Autism 2012-05-03T09:11:21+00:00

Autism is puzzling even to experts, so it is little wonder that it has given rise to many misconceptions. Here we answer the most commonly asked questions.

Although it was first identified in 1943, there are still many myths surrounding autism. However, public understanding of the condition is crucial in order to help improve the lives of people with autism throughout the UK.

What is autism?

Autism is part of a family of conditions called Autistic Spectrum Condition (ASC). It is a lifelong condition but, with the right support, people with autism can achieve fantastic things. People with an ASC may require support in four areas:-

  • Communication
  • Interacting with others
  • Imagination and flexibility
  • Sensory processing

Do autistic people have special talents?

A recent study by the NAS reported that almost 80% of people who filled in the survey who did not know anyone with the condition thought that having autism meant having savant abilities, similar to Raymond Babbit in Rain Man. However, ASC affects each individual differently and to varying degrees of severity. Some have learning disabilities while others have average or above average intelligence. It is thought only around 1 or 2 in 200 individuals with an ASC might have a genuine savant talent (NAS).

What causes autism?

The exact cause of autism is still not known. Research suggests that genetic factors are important. Currently, a great deal of research has focused on locating “the autism gene”, however, it is suggested that there may be as many as 10 different genes involved in the development of autism.

According to Stephen M. Edelson from the Center for the Study of Autism, there is a greater likelihood that identical twins will have autism than fraternal twins. However, the condition is complex. It is likely that other as yet unidentified “environmental” factors have a bearing on the development of the condition. Scientists have yet to fully answer why one identical twin can have severe autism, whilst the other will have a milder version.

What is it like to have autism?

Everyone with the condition shares a difficulty in making sense of the world. Autism is often described as being like a jigsaw puzzle with a piece missing. Donna Williams, a renowned author in the field who is autistic herself, tells us that for her, autism is more like “one bucket with several different jigsaws in it, all jumbled together and all missing a few pieces each but with a few extra pieces that didn’t belong to any of these jigsaws.”

How do families cope?

Raising a child with ASC places extraordinary demands on parents. In public, people may stare and make rude comments, assuming the child to be naughty. Parents may not have much time for themselves, each other, or their other children. They may make use of respite services which aim to provide an occasional break from responsibilities. A constant worry for many is concern over future care-giving, and so residential communities are an attractive option.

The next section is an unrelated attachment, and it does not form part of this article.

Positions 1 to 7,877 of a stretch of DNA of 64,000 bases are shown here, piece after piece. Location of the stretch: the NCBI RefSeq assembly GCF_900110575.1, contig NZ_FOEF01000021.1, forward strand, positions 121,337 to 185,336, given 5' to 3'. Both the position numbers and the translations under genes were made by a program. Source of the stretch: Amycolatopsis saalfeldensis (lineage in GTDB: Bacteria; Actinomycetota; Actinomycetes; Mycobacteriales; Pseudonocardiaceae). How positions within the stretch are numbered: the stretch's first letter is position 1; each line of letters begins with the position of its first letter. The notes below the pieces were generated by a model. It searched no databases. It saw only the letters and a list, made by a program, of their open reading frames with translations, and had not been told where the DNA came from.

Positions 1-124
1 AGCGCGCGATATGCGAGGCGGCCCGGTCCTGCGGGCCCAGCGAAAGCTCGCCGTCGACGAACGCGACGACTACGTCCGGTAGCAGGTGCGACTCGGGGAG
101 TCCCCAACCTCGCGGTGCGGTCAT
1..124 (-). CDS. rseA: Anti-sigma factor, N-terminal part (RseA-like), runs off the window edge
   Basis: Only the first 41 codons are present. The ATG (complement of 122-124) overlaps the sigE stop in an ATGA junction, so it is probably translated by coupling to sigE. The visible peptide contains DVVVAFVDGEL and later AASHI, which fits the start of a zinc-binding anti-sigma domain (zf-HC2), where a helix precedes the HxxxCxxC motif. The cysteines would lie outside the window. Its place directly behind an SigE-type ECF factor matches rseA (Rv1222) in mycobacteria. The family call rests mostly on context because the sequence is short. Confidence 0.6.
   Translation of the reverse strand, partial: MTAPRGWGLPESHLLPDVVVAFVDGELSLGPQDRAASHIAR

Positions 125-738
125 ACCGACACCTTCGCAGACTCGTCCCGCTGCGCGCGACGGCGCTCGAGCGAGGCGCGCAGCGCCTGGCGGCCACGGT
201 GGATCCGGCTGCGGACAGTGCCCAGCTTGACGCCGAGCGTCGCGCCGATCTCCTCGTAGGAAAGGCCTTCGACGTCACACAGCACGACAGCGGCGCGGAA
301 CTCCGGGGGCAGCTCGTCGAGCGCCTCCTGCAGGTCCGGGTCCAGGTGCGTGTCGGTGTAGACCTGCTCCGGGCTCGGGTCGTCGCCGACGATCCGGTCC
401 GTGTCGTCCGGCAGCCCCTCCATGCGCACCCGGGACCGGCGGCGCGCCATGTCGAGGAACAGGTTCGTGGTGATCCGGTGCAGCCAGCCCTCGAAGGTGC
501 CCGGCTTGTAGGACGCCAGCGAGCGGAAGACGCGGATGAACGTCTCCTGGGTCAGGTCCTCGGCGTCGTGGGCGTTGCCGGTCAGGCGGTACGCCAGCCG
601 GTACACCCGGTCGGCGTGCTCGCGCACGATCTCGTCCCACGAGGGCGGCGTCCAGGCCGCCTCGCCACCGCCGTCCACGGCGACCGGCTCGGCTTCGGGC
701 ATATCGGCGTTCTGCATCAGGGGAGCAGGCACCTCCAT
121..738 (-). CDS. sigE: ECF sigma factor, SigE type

How common is autism?

Until the 1960s, autism was thought of as a rare disorder. However, according to the National Autistic Sociey (NAS), autism touches the lives of around 535,000 families throughout the UK. NAS says autism is approximately four times more common than cerebral palsy and 17 times more common than Down’s syndrome. Boys are four times more likely to develop autism than girls.

What help is available?

There were times in the past when autistic people would likely be consigned to a locked hospital ward or mental institution. Thankfully times have changed. A lot has been achieved over the past few decades, with many autism specific services being born out of parent driven movements just like WAS. Media reports on cases of autistic people, particularly adults, being ‘failed’ by the system suggests that there are many gaps in service provision. There is clearly more still to do. A large proportion of adults with ASC will continue to require some degree of support throughout their lives. Due to the breadth of the autistic spectrum, the kind of support needed will vary. For some this may mean occasional guidance in order to help them lead an independent life in the community whilst for others it may mean full-time support in a staffed home.

How is autism treated?

There is no known cure for autism. The nature of the condition is complex, and many interventions have been developed over the years focussing on special education, behavioural and communication techniques, biomedical treatments, and complementary therapies. However, few interventions have been independently or scientifically evaluated. It is agreed however that structured support and early intervention can make a big difference to the life of someone with autism.